About 25 percent of the District of Columbia’s fire hydrants require replacement or urgent repairs, the city’s fire chief said this week, giving the bleakest picture yet of the problem.
D.C. Fire Chief Dennis L. Rubin told a D.C. Council committee week that in some neighborhoods up to 16 percent of the hydrants don’t work at all, and many more need repairs because of problems such as poor water flow.
“It’s like a sucker punch when firefighters are fighting a fire and go to a hydrant that doesn’t work,” Rubin said.
The problem has garnered attention since a fire late last month at the Georgetown public library, where the two hydrants closest to the building were out of order. Firefighters had to use other hydrants two blocks away.
Last week, the union representing D.C. firefighters estimated that 10 percent of the city’s approximately 9,000 hydrants don’t work.
On Wednesday, Rubin said that number represented hydrants that need to be replaced. Another 15 percent need immediate repairs, he said.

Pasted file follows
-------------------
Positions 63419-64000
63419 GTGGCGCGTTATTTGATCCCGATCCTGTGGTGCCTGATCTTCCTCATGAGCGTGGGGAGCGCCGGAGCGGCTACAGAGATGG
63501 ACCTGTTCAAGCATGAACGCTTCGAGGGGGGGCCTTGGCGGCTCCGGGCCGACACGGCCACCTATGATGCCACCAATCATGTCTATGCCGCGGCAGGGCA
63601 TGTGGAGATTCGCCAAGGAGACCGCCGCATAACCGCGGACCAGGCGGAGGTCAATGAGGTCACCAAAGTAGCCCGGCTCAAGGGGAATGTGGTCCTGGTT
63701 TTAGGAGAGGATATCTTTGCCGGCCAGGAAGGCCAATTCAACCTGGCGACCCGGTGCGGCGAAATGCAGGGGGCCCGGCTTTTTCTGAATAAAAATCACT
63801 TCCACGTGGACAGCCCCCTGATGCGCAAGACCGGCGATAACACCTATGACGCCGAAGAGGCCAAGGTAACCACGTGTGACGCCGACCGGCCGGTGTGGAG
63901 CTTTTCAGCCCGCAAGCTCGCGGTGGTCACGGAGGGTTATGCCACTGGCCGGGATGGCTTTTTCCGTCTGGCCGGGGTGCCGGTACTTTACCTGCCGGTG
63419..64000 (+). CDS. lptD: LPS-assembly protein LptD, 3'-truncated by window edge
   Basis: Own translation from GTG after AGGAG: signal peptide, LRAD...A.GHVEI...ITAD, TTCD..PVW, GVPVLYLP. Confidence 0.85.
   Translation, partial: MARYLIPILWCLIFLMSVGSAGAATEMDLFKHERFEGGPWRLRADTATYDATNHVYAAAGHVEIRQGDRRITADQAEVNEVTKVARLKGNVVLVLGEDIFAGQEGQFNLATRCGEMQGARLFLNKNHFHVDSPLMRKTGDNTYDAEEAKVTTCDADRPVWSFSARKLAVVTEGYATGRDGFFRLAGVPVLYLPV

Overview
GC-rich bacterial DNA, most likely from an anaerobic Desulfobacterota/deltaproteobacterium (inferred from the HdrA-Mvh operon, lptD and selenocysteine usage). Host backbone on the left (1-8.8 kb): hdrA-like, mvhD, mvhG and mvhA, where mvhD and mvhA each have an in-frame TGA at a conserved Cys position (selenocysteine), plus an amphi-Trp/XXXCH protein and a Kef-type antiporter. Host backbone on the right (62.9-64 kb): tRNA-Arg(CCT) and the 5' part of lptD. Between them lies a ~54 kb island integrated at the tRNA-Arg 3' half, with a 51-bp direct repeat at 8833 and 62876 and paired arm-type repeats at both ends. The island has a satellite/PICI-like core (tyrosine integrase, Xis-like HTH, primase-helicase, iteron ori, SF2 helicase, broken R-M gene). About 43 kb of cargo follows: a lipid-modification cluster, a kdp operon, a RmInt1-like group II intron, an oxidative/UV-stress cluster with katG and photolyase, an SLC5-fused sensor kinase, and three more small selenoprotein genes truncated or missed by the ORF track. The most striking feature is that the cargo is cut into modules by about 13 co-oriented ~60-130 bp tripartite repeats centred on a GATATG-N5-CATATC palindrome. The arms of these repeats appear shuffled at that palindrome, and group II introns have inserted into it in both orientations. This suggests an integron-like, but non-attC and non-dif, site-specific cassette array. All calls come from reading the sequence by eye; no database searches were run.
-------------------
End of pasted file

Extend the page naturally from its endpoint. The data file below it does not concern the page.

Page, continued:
Rubin, who took over the department last month after leading fire departments in Atlanta and elsewhere, said the broken hydrants are a safety hazard and an embarrassment.
Earlier this month, the D.C. Water and Sewer Authority, which is in charge of the hydrants, pledged to speed up inspections.
On Wednesday, WASA General Manager Jerry N. Johnson stuck to his contention that only a small fraction of hydrants are out of service. He said WASA knew of only 29 as of Monday.
But Rubin said he based his estimates on firefighters’ tests of the hydrants. The department began systematic testing in 2005, and a new round of inspections began this month.
Council member Phil Mendelson, the chairman of the public safety committee, held up photographs that showed hydrants swallowed by tree roots, hidden in weeds and tilted on their sides.
Noting that in the case of the tree root, it took many years to grow, he asked Johnson why such conditions exist.
Johnson said he didn’t have an answer, then added: “I would have expected a resident to call it in.”
Fire officials said the hydrant with the roots, located in the Tenleytown area, was reported to WASA about six months ago and was recently replaced.
Information from: The Washington Post,
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